The first time I sang solo still strikes a moment of quiet awe in me. I was immediately addicted to the silence of three hundred pairs of eyes in jubilant expectation of Christmas, the arrival of the baby Jesus, Santa Claus, presents, feasting and in that moment – my voice and the opening verse of Adeste, Fideles (O Come, All Ye Faithful) in Latin. I remember hearing my voice echo through the speakers; remember the scared shallow breaths I took; the clarity of my childhood voice. When I hear children sing now – I admire their courage, talent, innocence and potential. It is exciting to see them do with such ease and gentle grace what so many of us struggle to attempt as adults – or daftly proclaim “Yeah yeah, after a few drinks, take me to karaoke” as though lubricant is needed for the simple act of expressing oneself through song.
The most powerful occasion I have sung to date, was at my Grandad’s funeral. I thought Amazing Grace would be difficult as it was a special request from my family, but nothing could have prepared me for that final moment as they followed his coffin out of the church and I remained at the microphone, singing for him, for my family; my own special goodbye. I crumpled afterwards. In tears and pain, I was completely overcome. He used to sing. Wherever he went he was always humming or whistling. He was deaf for most of his life, but he loved to sing to himself.
My parents have always been supportive. But it was easier for them to understand the final product than the process of learning. Having the neighbour’s kids run up and down the street mimicking the “Opera Lady” in Number 12 singing scales was not exactly a highlight. Telling friends and family, the local community, and random people on their tour of Europe that I had gone back to study and achieved my AMusA at age 26? Yeah – that made them proud. Years of lessons paid for, eisteddfods attended, tears mopped up, concerts applauded and recorded – all for something.
The choice of singing over other musical endeavours was an easy one. I could cite numerous reasons: it didn’t require an instrument; I could do it in the street; the diva in me that I often try to humble loves the attention a soprano gets; I was terrible at the piano and worse at the violin; why not? But the simplest reason is that I had a voice with ‘potential’ and I liked to use it. That word ‘potential’ was a double-edged blade, encouraging me to pursue singing whilst always demanding something more than what I offered on the day.
That is not to say that everyone liked my voice. My peers often described it as too choir-y, too operatic and I was warned against warbling too much. A leader in a choir I was in for a couple of years once took me and four other choristers aside. They thought we were off-pitch and wondered if could they save us? I was so embarrassed. Over and again that blush has crawled across my face, like ants pouring into their anthill and I hide a little bit more each time.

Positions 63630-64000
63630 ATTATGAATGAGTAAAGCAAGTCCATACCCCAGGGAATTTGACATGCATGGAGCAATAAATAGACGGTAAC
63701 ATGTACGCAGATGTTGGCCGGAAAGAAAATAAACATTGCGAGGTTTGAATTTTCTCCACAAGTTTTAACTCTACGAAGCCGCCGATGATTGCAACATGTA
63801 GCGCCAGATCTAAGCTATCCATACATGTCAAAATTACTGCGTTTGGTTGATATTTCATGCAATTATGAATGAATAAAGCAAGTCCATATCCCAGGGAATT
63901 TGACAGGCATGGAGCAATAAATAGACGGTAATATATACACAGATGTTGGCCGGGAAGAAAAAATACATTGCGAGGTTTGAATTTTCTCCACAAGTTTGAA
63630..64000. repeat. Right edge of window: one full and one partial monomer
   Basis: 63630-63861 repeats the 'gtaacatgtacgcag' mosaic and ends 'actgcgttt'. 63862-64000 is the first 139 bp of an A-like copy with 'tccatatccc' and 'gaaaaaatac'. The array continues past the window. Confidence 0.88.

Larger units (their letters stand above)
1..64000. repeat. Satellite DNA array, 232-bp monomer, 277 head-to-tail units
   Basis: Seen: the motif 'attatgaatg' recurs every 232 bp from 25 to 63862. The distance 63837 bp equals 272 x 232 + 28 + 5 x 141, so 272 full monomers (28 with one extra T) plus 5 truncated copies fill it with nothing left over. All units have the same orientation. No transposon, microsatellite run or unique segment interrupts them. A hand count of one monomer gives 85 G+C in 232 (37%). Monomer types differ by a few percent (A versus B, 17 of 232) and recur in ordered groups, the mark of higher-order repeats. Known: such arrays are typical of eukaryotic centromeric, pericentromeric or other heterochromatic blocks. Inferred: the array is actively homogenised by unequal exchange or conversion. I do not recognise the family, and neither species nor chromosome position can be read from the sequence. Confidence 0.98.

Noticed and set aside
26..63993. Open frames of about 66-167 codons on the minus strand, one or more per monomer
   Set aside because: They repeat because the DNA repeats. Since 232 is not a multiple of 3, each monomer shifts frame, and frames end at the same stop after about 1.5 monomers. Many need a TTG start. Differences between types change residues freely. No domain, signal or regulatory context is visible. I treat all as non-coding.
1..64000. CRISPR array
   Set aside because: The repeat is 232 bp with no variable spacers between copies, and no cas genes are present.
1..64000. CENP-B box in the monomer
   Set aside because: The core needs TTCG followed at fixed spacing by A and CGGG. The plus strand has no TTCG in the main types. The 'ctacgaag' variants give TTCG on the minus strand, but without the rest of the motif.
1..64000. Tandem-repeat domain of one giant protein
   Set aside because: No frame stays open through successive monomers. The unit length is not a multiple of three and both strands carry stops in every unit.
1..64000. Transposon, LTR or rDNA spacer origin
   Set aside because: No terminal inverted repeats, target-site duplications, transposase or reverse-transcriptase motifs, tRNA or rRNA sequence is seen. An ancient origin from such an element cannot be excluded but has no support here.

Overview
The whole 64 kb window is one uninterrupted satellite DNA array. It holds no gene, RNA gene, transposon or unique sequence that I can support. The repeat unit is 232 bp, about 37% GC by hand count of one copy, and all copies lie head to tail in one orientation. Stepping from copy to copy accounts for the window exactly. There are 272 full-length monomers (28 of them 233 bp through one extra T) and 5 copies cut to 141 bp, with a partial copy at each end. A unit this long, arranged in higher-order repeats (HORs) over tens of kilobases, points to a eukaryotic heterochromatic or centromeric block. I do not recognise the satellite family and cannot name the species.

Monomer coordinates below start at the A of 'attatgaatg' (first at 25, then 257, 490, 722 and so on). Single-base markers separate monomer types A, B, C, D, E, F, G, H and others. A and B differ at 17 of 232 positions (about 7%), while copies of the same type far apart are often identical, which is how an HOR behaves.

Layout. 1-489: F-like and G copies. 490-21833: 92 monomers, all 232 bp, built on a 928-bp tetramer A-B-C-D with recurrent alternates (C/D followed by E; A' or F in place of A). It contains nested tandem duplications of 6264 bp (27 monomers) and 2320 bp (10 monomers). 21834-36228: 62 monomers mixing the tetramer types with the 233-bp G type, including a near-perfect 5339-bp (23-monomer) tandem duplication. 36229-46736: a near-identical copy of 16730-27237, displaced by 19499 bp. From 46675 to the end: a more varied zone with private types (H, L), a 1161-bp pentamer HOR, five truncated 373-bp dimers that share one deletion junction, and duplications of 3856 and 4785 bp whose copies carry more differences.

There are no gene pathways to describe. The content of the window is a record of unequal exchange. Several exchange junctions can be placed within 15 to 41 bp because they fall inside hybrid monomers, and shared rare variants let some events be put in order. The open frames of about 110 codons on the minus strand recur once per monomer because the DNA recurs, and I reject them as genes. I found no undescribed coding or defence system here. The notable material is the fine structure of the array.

It’s odd to think that the layers of critique could be felt so harshly – when there were so many other opportunities to shine. I blundered my fair share of performances, yes, lost the words, was a bit pitchy; but a lot of the time I sang I did well. I did really well. I got plenty of chances at high school. Large scale musicals were every 6 months and nearly every time I got to sing solo, I had a starring role. Yet still I struggled internally. Every bung note was like a hammer, every whisper in the stage corridor was about me. I was blinded by ego and fear; an adolescent.
I am unable to pinpoint the precise moment when I thought “I can’t” when it came to the AMusA examinations. All I know is the closer I got, the more I u-turned, the more I ran. I switched from the AMEB examinations to the IMEB examinations, and then later, back again. I broadened my scope from classical to musical theatre, film songs and jazz, and back again. I stopped learning altogether. There were other factors. There always are. External factors that are easy to blame, but at the end of the day, I just took it all too much to heart and stopped believing in me. I gave up trying. I believed the lie “I can’t sing AMusA grade pieces. I’m not that good” and I did other things instead.
But it always nagged me, and when I started learning again, through the most unexpected avenue, the dream returned as well. It wasn’t easy. It was hours of practice and facing fears and critique at Eisteddfods. It was tears and it was frustration. It was ravaging self-help books to rebuild my confidence and teach me new tricks for performing with ease. It was the support of my teacher, my family, my friends, my fellow singers and my work colleagues who listened to me perform on their lunch break and rave about this composer or that lieder and struggle with multiple languages for months on end. It was one of the most courageous and fulfilling things I will ever do for myself. Ever.
I can’t, was not the answer.